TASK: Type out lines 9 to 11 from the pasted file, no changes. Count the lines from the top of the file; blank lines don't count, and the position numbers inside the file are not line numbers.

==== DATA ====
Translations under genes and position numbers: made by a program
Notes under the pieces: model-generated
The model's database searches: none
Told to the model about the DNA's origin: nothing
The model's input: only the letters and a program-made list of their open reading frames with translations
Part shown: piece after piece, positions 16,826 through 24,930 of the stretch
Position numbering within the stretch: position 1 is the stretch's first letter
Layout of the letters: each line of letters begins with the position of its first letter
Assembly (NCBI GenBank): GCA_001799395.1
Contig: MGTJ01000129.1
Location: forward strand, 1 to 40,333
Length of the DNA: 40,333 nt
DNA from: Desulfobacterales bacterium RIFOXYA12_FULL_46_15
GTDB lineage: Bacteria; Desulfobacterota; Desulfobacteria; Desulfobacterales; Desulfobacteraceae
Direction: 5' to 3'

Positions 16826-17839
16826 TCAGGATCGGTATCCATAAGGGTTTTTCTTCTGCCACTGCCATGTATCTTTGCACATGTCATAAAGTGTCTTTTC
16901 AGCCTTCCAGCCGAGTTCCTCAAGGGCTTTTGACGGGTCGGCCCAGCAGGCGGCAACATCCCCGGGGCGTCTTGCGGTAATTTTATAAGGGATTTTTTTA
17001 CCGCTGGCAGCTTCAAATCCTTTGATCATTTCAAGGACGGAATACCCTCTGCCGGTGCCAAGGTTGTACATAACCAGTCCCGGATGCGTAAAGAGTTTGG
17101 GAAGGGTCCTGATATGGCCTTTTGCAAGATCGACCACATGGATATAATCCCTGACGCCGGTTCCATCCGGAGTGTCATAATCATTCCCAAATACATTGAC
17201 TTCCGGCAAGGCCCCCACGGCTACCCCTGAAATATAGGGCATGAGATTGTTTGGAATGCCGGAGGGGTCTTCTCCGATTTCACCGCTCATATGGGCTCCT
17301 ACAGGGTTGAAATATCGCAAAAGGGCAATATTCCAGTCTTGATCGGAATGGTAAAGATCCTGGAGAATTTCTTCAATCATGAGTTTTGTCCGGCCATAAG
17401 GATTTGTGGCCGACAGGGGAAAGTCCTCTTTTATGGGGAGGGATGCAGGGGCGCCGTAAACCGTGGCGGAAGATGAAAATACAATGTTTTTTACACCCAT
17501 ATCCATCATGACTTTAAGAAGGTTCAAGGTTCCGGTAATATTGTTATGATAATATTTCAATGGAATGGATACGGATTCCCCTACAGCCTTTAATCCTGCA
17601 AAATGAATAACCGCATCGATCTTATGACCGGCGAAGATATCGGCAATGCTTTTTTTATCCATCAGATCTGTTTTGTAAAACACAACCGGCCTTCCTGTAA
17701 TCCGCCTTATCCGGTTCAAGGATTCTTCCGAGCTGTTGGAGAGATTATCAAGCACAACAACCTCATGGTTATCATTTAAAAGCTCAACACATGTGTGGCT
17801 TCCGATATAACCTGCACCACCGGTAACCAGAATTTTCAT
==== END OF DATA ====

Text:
Assembly (NCBI GenBank): GCA_001799395.1
Contig: MGTJ01000129.1
Location: forward strand, 1 to 40,333